When one of the greatest pianists of all time gives you advice, you listen. Here are Chick Corea’s 16 steps to playing music in a group.
Chick Corea has played with the likes of Miles Davis, Stan Getz, Hubert Laws, and Wayne Shorter so he knows a thing or two about playing music with other people. That’s why his 16-part document on “Cheap But Good Advice for Playing Music in a Group” is a must-read.
- Play only what you hear.
- If you don’t hear anything, don’t play anything.
- Don’t let your fingers and limbs just wander—place these intentionally.
- Don’t improvise on endlessly—play something with intention, develop it or not, but then end off, take a break.
- Leave space—create space—intentionally create places where you don’t play.
- Make your sound blend. Listen to your sound and adjust it to the rest of the band and the room.
- If you play more than one instrument at a time—like a drum kit or multiple keyboards—make sure that they are balanced with one another.
- Don’t make any of your music mechanically or just through patterns of habit. Create each sound, phrase, and piece with choice—deliberately.
- Guide your choice of what to play by what you like—not by what someone else will think.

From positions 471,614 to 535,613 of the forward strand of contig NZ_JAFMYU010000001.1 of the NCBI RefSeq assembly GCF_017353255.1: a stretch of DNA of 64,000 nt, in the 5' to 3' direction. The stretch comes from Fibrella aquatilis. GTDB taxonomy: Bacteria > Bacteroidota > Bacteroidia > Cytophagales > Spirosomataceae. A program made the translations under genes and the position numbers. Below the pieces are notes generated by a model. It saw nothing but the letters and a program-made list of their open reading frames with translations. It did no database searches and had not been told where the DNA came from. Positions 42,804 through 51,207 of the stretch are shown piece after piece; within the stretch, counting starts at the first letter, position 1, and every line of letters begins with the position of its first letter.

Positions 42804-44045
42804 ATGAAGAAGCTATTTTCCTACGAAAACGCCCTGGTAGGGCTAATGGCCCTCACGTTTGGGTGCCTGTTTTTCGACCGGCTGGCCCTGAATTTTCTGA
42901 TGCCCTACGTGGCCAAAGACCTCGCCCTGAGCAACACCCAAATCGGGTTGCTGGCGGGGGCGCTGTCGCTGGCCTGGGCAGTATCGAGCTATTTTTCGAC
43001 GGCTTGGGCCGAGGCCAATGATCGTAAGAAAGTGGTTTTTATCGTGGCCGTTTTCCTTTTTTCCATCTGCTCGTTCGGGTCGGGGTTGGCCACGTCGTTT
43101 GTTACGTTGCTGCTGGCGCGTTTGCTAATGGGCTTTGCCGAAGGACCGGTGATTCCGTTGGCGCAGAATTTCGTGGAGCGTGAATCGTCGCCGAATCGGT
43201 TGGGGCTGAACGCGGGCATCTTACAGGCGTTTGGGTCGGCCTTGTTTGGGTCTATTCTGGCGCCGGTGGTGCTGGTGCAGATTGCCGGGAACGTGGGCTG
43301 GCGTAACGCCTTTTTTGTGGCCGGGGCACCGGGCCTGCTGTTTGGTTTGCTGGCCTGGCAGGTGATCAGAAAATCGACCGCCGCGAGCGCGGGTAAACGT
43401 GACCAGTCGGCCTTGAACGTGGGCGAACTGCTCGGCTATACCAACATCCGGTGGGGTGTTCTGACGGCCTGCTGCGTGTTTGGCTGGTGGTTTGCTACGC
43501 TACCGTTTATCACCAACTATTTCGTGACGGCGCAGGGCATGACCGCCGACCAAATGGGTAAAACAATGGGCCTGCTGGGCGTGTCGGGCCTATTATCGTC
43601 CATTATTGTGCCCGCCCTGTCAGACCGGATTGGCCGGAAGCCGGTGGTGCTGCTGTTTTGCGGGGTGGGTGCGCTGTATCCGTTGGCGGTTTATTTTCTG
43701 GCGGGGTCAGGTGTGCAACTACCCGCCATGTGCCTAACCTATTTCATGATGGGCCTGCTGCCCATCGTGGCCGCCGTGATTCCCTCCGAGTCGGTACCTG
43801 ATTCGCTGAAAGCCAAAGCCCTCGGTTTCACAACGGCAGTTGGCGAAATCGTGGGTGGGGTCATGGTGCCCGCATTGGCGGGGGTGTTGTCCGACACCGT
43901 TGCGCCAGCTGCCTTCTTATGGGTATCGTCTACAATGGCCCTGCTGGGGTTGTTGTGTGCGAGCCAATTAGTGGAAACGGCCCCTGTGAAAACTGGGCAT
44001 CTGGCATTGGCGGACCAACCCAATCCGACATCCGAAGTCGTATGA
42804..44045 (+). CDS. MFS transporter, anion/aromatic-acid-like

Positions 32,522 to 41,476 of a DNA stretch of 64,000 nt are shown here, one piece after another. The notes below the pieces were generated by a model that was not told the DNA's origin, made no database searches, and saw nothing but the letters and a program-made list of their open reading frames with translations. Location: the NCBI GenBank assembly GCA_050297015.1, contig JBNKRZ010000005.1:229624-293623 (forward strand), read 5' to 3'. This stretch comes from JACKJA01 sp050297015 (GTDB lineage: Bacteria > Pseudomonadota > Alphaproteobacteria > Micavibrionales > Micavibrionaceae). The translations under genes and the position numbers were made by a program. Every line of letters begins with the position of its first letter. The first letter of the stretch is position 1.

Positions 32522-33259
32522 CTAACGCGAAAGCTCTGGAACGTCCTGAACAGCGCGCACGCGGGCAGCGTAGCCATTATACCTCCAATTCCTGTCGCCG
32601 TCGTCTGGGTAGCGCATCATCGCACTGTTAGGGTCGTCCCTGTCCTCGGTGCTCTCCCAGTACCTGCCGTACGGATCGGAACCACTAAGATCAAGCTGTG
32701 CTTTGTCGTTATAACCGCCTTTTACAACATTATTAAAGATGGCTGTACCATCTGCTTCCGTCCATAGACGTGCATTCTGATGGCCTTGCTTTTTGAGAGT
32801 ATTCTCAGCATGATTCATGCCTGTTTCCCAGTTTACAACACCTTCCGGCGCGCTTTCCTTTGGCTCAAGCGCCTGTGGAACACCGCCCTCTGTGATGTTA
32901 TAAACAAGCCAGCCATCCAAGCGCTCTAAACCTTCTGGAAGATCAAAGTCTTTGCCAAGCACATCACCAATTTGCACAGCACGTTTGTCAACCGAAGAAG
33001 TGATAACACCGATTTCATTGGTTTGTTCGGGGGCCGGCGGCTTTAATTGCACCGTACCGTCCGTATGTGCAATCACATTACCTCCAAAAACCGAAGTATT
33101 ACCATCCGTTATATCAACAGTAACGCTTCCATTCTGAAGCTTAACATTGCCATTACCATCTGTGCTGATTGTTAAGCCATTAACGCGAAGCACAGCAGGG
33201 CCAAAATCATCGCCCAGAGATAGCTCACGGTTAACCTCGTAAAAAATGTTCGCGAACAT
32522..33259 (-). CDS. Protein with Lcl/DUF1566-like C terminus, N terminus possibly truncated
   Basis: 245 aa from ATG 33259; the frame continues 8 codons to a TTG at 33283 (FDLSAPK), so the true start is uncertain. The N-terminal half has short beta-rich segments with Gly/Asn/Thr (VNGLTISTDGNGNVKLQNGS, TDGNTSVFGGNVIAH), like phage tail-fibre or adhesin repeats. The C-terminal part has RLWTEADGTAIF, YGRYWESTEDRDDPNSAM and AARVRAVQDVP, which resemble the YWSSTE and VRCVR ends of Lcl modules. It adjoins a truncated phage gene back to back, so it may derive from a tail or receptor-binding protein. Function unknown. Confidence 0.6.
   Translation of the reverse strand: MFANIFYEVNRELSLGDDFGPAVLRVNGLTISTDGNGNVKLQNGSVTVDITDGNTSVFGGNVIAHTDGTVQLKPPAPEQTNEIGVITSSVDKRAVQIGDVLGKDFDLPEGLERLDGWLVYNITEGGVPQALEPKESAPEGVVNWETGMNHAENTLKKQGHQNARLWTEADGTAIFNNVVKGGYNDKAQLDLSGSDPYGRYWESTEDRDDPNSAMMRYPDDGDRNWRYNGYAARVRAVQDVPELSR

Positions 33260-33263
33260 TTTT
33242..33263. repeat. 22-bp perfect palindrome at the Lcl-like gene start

- Use contrast and balance the elements: high/low, fast/slow, loud/soft, tense/relaxed, dense/sparse.
- Play to make the other musicians sound good. Play things that will make the overall music sound good.
- Play with a relaxed body. Always release whatever tension you create.
- Create space—begin, develop, and end phrases with intention.
- Never beat or pound your instrument—play it easily and gracefully.
- Create space—then place something in it.
- Use mimicry sparsely—mostly create phrases that contrast with and develop the phrases of the other players.
According to jazz drummer Ed Soph, Chick Corea typed this document on a Smith-Corona typewriter and used to hand it out at clinics (that information was relayed by Nate Chinen on Twitter). It’s the best kind of leaflet and touches on some thought-provoking ideas for musical inspiration.
Many of Chick Corea’s ideas are transferrable in sampling too. After all, it’s the producer playing “with” another artist or artists and creating space—then placing something in it is a brilliant idea. Mix this with The MonoNeon manifestos and our Sampleface manifesto and you’re set.